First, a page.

Body Image: Why We Value Size 0

THE 'FEMALE' SINCE AMERICAN INDUSTRIALIZATION

"A MODEL WAS A SLENDER, SWAYING REED, SO THIN, ONE OFTEN FEARED THAT SHE WOULD BEND, THEN BREAK, AND DISSOLVE INTO A GRACEFUL, LUXURIOUS HEAP UPON THE FLOOR" -- BRITISH DESIGNER, LUCILLE (1910)

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Modeling Industry: Sex Trafficking and Abuse

CNN Money's series on model abuse does well to cover several important abuses that occur in the modeling industry. However, the article fails to highlight the sex trafficking and indentured slavery techniques employed by international model agencies and even major agencies in New York City. 

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Routine and Survival in NYC

With each passing day, expediency gains a stronger hold on human values.

New York City churns out innovations by way of the people who trample through its streets like cogs in a machine. The sheer number and diversity of tourists and New Yorkers provide an audience for everything from cat cafes to sex museums. The endless sights and world-renowned arts make New York City an icon. It is the dream of never being bored, of having newness and vibrancy thrust upon oneself, that attracts each individual. But as I settled into the city, Times Square’s flashing billboards led me not to new stores, but instead to a maddening routine. Each day, faced with a thousand options,  I retreated to a tiny asian woman whose name I did not know. Whose store name I never bothered to check, this store that gave me hundreds of packaged food options. The store from which I bought the same packaged one hundred calorie brownies each day. I, faced with New York City, faced with Broadway, faced with my block of seven food options, faced with a bodega, only tackled a one hundred calorie brownie.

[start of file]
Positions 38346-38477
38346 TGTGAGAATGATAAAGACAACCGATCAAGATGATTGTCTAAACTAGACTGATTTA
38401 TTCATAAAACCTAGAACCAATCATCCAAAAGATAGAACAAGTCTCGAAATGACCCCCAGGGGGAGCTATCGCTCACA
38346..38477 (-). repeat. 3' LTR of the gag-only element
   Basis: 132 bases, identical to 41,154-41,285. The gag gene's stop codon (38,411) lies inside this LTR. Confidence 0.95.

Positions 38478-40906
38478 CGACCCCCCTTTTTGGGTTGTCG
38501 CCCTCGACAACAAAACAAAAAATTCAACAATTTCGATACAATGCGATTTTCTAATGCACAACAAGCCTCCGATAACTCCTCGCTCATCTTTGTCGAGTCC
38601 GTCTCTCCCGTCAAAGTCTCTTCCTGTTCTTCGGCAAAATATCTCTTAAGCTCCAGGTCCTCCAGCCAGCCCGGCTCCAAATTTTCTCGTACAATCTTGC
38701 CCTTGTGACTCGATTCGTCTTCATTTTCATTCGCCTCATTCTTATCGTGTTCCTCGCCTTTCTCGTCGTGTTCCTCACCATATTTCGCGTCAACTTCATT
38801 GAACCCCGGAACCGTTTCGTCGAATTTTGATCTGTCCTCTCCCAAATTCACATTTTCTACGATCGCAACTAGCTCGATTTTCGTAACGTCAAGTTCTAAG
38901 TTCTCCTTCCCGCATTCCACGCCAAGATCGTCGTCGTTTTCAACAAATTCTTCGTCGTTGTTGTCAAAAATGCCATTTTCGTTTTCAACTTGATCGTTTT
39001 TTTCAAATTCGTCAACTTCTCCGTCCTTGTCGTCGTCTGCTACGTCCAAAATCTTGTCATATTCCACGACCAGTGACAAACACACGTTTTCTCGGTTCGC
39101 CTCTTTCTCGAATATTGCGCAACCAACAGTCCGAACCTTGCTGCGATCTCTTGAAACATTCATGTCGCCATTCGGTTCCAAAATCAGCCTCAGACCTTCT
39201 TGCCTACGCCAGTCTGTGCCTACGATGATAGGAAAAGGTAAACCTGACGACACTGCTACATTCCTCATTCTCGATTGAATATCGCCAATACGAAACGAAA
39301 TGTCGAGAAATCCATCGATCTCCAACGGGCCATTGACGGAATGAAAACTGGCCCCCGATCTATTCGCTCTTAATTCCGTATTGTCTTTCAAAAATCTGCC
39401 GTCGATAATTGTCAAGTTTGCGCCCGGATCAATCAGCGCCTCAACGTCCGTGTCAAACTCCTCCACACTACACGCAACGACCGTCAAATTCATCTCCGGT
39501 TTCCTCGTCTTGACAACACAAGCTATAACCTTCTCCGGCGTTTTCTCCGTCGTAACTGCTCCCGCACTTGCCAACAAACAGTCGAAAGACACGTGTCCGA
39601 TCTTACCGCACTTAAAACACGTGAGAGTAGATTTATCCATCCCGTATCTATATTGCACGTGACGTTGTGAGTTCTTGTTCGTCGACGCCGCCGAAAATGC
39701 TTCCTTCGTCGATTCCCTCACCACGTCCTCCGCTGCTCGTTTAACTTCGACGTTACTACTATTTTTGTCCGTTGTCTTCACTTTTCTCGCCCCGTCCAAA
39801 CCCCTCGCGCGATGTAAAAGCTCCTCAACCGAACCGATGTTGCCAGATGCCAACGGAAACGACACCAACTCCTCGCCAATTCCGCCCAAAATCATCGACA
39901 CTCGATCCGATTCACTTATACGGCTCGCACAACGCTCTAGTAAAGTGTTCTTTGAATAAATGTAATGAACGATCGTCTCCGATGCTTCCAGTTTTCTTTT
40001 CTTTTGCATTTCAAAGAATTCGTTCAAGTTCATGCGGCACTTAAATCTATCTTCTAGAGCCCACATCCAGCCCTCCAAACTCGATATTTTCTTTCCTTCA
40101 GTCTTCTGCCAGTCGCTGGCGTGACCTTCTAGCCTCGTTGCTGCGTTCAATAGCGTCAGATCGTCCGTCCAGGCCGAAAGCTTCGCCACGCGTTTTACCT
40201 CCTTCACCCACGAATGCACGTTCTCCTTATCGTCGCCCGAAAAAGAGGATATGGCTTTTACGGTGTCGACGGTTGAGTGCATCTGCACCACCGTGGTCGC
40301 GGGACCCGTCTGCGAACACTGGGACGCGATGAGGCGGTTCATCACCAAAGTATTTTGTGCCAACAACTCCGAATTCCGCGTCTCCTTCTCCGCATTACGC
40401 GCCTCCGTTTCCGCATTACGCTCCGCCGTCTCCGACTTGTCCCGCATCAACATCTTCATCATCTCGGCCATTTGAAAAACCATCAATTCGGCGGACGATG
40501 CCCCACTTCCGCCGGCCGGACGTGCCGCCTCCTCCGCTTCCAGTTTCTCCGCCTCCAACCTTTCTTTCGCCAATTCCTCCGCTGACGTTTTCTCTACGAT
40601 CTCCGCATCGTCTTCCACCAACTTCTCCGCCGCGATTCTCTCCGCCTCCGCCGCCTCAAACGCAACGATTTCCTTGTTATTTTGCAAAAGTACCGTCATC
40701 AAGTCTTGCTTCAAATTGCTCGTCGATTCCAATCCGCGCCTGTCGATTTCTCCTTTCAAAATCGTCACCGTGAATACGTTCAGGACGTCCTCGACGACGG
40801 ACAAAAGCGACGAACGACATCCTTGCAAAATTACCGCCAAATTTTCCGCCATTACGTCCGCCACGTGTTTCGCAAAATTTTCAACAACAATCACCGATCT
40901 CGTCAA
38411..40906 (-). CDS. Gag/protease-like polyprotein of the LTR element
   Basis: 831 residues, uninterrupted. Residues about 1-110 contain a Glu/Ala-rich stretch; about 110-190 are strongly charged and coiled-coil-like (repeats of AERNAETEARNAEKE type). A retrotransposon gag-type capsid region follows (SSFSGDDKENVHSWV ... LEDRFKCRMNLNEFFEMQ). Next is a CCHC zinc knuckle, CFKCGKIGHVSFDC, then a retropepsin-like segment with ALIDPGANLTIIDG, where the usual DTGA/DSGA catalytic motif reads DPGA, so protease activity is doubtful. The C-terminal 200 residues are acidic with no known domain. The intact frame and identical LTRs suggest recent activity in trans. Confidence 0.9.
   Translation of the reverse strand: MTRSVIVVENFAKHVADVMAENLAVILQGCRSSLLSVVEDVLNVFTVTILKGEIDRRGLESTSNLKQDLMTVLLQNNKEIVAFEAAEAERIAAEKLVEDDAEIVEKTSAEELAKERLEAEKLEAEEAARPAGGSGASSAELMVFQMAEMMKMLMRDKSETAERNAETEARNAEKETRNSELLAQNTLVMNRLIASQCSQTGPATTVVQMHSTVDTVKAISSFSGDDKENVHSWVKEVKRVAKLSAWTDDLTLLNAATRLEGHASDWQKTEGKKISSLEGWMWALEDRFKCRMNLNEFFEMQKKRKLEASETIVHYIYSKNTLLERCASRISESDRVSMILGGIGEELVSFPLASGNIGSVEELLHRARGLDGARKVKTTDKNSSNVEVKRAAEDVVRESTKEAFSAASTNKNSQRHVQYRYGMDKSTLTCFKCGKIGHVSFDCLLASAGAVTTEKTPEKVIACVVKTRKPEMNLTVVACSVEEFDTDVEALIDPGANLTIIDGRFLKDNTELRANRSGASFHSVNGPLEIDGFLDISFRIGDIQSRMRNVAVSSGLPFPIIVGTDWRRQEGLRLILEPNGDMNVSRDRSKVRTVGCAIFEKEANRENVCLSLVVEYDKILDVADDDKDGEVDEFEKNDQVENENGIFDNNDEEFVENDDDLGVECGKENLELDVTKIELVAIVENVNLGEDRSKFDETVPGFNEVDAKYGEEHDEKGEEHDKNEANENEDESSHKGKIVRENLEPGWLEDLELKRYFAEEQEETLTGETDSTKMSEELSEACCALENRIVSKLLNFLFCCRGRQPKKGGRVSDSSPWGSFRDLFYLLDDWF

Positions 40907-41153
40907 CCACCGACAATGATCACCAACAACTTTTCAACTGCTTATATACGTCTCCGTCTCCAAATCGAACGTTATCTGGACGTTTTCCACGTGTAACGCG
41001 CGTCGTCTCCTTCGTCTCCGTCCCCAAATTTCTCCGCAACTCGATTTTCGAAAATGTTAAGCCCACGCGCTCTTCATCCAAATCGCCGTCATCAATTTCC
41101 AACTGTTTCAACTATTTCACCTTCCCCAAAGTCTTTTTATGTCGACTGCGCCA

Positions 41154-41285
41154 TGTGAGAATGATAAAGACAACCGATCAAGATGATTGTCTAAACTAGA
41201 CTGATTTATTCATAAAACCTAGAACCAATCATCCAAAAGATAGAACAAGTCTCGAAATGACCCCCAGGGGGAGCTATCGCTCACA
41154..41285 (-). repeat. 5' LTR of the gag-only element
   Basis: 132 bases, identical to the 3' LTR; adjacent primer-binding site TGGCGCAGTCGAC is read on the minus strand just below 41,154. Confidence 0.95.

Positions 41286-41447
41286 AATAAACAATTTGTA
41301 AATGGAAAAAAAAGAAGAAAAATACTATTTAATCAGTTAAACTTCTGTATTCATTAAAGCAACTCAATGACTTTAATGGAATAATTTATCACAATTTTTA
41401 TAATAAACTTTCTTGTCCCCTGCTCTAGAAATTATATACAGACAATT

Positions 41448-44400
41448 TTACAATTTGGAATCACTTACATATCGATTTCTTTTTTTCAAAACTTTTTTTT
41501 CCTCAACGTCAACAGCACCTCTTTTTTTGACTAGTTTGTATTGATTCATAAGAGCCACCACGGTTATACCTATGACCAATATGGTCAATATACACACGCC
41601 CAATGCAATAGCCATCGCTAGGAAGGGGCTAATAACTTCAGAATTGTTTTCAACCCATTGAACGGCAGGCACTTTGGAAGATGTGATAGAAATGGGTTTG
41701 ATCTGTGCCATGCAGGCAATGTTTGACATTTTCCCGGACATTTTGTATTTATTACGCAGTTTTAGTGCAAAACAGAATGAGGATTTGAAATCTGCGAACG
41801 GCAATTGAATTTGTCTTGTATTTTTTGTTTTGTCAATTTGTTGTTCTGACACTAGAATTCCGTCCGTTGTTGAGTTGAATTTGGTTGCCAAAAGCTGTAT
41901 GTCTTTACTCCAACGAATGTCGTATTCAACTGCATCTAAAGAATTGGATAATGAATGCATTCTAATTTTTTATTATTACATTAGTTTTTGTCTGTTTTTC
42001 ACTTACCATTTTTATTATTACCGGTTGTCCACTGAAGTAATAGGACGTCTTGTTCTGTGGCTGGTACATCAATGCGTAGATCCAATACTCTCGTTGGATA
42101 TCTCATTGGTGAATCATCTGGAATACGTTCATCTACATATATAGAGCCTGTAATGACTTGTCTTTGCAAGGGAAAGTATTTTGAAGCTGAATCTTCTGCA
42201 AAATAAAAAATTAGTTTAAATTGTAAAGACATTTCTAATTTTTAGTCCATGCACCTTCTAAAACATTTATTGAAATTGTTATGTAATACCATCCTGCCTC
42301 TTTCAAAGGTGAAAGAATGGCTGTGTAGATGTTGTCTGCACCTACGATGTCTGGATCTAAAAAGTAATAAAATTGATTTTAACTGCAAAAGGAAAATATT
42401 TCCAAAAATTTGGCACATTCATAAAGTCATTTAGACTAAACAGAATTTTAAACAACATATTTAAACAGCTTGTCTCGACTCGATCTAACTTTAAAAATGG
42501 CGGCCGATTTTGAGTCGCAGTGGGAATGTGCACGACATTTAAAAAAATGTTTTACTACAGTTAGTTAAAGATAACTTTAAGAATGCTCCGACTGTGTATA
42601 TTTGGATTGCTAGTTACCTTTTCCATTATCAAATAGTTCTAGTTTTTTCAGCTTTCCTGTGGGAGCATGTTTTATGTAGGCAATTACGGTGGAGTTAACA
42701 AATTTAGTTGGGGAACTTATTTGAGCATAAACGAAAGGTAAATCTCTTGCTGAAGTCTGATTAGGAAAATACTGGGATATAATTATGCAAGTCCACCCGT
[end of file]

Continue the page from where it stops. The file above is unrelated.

Bodegas are miniature New York Cities. Like flashing billboards, each bodega has its own unique name and sign, trying to compete with the next. Some bodegas have cats, others prepare their own inventions like cronuts or pizza mashed potatoes. How does one choose where to shop when each store has its own undiscovered food? One must remember “that” strange food in “that store,” that bodega , which is also a “corner store,” “convenience store,” and “corner deli.” How can a shopper be expected to choose food in a bodega if he can’t even choose a name for the store?

I step into the crowded bodega where saturated fats and salty chips chirp at me from each wall. Dazed, I stand in the middle, until a little asian woman, peeps, “Hello,” breaking me from concentration. Ever aware of her presence, I move towards the shelves while she stares at me. Bodegas are maintained usually by only one or two storeowners, and because of the quick turnover, only one or two shoppers shop at a time. She watches, and now not only am I questioning my food choices, but I hesitate to read food labels. What will this asian woman think of me? That I’m particular, that I take too long, that I make poor food choices, that I’m an obese American? I am a mouse navigating a cheese maze, being watched by the same scientist each day. Ultimately, like the mouse, I choose the same path each day, knowing that it is a food I like, wanting to quickly escape this awkward, contained bodega I find myself exploring.